|The figure, calculated by the Associated Press, is an estimation of the loss of business due to the passage of H.B. 2, the “bathroom bill” passed by North Carolina last year – though it admits it is likely an “underestimation of the law’s true costs.” Though the consequences of the bill were swift – The NCAA pulled its championship games from the state and Deutsche Bank and Paypal canceled planned expansions in the state – similar bathroom bills have been popping in other state legislatures more frequently.|
|Mississippi governor signed a law banning sanctuary cities|
|Gov. Phil Bryant specifically cited President Donald Trump’s executive order banning sanctuary cities when he signed the legislation. “The president said these jurisdictions have caused immeasurable harm to the American people and to the very fabric of the republic,” said Bryant. The bill says that city and state employees are free to ask about someone’s immigration status and public agencies cannot aid anyone who entered the country without permission. Mississippi’s lone sanctuary policy was a 2010 ordinance that barred police officers from asking about immigration status.|
|North Dakota pipeline leak may be much larger than originally reported|
|A North Dakota Department of Health environmental scientist now estimates that the spill, which took place in December, leaked 530,000 gallons of crude oil, three times the amount of the original report of 176,400 gallons. The spill occurred 150 miles from the Dakota Access protest site, and is the largest spill in state history.|
The Woke Leader
|Deaths of despair may be predictable after times of severe economic transition|
|Economist Pia Malaney has published a paper exploring the implications of recent research that links economic decline to premature death in white, lower income Americans. It’s not just about the money. “’Deaths of Despair’ — by suicide, drug overdose or alcohol abuse — cannot be completely explained simply by stagnant or declining incomes,” she writes. And it happens other places. One example was the fall of the Soviet Union when a low-income population experienced an almost identical fall in life expectancy. It wasn’t lack of food or the collapse of the health care system to blame, researchers found. “Rather they could be traced to the psychological stress likely brought on by the shock of the severe economic transition.”|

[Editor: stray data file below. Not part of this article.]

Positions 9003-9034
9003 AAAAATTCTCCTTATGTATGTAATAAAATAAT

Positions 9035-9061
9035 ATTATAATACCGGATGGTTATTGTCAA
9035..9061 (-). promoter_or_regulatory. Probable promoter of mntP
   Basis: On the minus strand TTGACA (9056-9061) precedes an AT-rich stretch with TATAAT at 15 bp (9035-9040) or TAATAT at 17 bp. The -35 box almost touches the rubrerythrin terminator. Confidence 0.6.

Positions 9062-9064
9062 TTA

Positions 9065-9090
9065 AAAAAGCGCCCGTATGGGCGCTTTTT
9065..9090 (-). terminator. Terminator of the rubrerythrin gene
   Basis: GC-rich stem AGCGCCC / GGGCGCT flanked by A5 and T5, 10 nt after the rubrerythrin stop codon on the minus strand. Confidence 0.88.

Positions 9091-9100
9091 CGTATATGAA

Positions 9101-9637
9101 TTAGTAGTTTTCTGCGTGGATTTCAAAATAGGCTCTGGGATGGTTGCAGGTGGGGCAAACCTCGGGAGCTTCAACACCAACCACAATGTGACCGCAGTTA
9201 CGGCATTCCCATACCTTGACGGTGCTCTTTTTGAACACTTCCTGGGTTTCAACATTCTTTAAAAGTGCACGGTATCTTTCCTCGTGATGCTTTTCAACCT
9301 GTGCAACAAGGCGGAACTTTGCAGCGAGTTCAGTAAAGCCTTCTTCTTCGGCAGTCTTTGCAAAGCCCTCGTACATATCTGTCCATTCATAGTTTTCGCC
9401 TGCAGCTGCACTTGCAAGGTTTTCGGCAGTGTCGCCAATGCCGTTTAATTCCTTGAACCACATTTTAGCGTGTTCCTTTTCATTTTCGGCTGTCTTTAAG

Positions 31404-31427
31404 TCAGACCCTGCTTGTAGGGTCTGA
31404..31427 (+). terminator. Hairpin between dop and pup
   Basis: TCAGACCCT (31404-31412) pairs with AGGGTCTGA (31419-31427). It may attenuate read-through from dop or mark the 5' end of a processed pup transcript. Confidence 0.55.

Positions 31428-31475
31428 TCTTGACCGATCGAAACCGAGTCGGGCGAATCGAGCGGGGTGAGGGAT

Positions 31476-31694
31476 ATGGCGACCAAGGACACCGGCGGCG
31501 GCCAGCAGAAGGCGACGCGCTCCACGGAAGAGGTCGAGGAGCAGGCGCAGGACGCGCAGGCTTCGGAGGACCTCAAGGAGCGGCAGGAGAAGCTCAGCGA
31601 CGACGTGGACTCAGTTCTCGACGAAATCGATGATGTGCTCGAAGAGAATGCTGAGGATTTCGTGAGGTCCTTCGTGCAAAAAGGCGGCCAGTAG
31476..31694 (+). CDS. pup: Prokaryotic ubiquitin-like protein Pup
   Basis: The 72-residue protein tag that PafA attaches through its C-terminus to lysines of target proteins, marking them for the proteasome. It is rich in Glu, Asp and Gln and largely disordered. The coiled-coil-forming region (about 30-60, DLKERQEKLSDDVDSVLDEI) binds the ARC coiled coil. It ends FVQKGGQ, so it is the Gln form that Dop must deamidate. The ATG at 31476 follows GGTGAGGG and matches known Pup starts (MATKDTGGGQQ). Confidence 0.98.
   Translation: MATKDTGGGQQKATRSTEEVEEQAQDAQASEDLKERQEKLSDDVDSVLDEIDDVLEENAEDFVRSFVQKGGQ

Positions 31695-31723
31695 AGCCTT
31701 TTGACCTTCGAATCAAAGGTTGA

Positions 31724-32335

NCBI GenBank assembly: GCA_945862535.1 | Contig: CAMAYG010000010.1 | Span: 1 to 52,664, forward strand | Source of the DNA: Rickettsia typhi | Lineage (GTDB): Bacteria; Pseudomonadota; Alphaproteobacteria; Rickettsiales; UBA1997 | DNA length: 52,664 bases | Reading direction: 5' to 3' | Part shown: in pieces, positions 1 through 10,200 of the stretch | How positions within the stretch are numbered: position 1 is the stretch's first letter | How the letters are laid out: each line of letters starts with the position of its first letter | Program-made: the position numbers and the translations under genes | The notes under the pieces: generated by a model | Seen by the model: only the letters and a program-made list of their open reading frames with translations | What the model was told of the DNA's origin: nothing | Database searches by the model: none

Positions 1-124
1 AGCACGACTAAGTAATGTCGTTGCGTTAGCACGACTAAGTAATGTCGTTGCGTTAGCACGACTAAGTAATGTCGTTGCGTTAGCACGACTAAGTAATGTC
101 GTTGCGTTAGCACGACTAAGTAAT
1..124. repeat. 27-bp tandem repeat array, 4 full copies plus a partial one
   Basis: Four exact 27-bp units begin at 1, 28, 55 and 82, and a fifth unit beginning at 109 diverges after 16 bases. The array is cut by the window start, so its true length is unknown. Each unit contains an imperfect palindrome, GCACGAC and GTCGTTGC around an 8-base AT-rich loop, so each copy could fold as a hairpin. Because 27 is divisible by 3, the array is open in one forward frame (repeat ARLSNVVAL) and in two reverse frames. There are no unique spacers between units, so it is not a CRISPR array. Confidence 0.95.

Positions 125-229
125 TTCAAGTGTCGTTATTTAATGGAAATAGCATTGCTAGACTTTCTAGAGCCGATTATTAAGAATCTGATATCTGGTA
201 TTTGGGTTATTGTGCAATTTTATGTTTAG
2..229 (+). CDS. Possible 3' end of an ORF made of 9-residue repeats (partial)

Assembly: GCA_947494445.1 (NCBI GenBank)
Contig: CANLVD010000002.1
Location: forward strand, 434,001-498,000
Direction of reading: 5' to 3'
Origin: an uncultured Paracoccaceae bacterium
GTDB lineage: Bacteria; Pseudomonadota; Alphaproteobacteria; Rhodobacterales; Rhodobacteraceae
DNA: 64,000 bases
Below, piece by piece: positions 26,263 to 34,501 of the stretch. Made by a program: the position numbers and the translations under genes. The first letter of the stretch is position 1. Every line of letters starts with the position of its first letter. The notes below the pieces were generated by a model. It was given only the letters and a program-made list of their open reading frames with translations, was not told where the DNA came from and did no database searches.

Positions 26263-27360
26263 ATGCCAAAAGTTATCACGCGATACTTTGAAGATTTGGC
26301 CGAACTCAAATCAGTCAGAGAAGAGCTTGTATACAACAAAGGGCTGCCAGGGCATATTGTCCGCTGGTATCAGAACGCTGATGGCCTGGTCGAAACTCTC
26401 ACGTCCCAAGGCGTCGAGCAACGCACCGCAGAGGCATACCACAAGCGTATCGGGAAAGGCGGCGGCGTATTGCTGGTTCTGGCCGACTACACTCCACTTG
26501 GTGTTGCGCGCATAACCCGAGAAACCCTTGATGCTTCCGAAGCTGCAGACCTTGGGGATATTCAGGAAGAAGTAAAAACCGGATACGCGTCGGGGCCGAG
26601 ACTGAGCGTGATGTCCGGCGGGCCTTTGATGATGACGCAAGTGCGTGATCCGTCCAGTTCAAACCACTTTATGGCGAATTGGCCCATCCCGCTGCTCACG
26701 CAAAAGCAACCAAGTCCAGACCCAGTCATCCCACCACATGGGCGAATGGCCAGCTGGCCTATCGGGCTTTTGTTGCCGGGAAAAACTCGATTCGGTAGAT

|Institute for New Economic Thinking|
|A new study shows shifting attitudes about free will in Chinese kids|
|Different cultures have very different ideas about happiness, personal agency, and life, but a new study suggests that the cultural divide might be shrinking. The belief in free will – the idea that you can make independent choices that are not influenced by past events – is largely associated with Western or “individualist” cultures, not Eastern “collectivist” ones. Yet this study, published in Frontiers in Psychology, seems to indicate that attitudes are changing among Chinese youth. Some 85% of the adolescents surveyed expressed a belief in free will, which correlated positively with happiness. It’s a fascinating discussion, click through for a great review of the study.|
|A new fellowship for formerly incarcerated fine artists|
|The Soze Agency, a worker-owned creative firm that conducts “campaigns about compassion, authenticity, and equity,” has launched a $100,000 fellowship program for artists who were once incarcerated. “The Right of Return USA Fellowship” is a part of their Returning Citizens Project, and will award five artists with $20,000 grants to create work that addresses criminal justice reform. One of the goals is to create a network of painters, sculptors, filmmakers and performers who have been incarcerated. “Artists have always been able to tap into something that is unique and vibrant,” Soze Agency co-founder Michael Skolnik told Mic. “Imagine what artists who have experienced incarceration have to share with the rest of the world.”|